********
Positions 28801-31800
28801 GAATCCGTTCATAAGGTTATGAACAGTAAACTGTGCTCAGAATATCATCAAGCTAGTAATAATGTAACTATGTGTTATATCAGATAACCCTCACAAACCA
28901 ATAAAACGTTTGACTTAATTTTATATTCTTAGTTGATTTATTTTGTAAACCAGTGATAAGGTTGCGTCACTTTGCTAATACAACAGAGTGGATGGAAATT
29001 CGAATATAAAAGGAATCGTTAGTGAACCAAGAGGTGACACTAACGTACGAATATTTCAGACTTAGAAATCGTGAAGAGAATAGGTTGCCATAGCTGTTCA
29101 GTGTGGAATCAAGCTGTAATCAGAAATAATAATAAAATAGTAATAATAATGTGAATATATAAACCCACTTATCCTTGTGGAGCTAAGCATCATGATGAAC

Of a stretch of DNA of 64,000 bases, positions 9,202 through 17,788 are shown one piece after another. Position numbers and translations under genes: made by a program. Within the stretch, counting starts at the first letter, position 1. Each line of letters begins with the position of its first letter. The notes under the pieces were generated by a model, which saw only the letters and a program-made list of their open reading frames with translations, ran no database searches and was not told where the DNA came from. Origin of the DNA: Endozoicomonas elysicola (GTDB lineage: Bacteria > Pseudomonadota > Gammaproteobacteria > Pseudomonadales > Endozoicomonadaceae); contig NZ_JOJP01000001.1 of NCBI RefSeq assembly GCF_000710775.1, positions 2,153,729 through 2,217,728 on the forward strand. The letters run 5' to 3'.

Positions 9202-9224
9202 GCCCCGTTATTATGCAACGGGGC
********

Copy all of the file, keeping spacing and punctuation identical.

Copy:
Positions 28801-31800
28801 GAATCCGTTCATAAGGTTATGAACAGTAAACTGTGCTCAGAATATCATCAAGCTAGTAATAATGTAACTATGTGTTATATCAGATAACCCTCACAAACCA
28901 ATAAAACGTTTGACTTAATTTTATATTCTTAGTTGATTTATTTTGTAAACCAGTGATAAGGTTGCGTCACTTTGCTAATACAACAGAGTGGATGGAAATT
29001 CGAATATAAAAGGAATCGTTAGTGAACCAAGAGGTGACACTAACGTACGAATATTTCAGACTTAGAAATCGTGAAGAGAATAGGTTGCCATAGCTGTTCA
29101 GTGTGGAATCAAGCTGTAATCAGAAATAATAATAAAATAGTAATAATAATGTGAATATATAAACCCACTTATCCTTGTGGAGCTAAGCATCATGATGAAC

Of a stretch of DNA of 64,000 bases, positions 9,202 through 17,788 are shown one piece after another. Position numbers and translations under genes: made by a program. Within the stretch, counting starts at the first letter, position 1. Each line of letters begins with the position of its first letter. The notes under the pieces were generated by a model, which saw only the letters and a program-made list of their open reading frames with translations, ran no database searches and was not told where the DNA came from. Origin of the DNA: Endozoicomonas elysicola (GTDB lineage: Bacteria > Pseudomonadota > Gammaproteobacteria > Pseudomonadales > Endozoicomonadaceae); contig NZ_JOJP01000001.1 of NCBI RefSeq assembly GCF_000710775.1, positions 2,153,729 through 2,217,728 on the forward strand. The letters run 5' to 3'.

Positions 9202-9224
9202 GCCCCGTTATTATGCAACGGGGC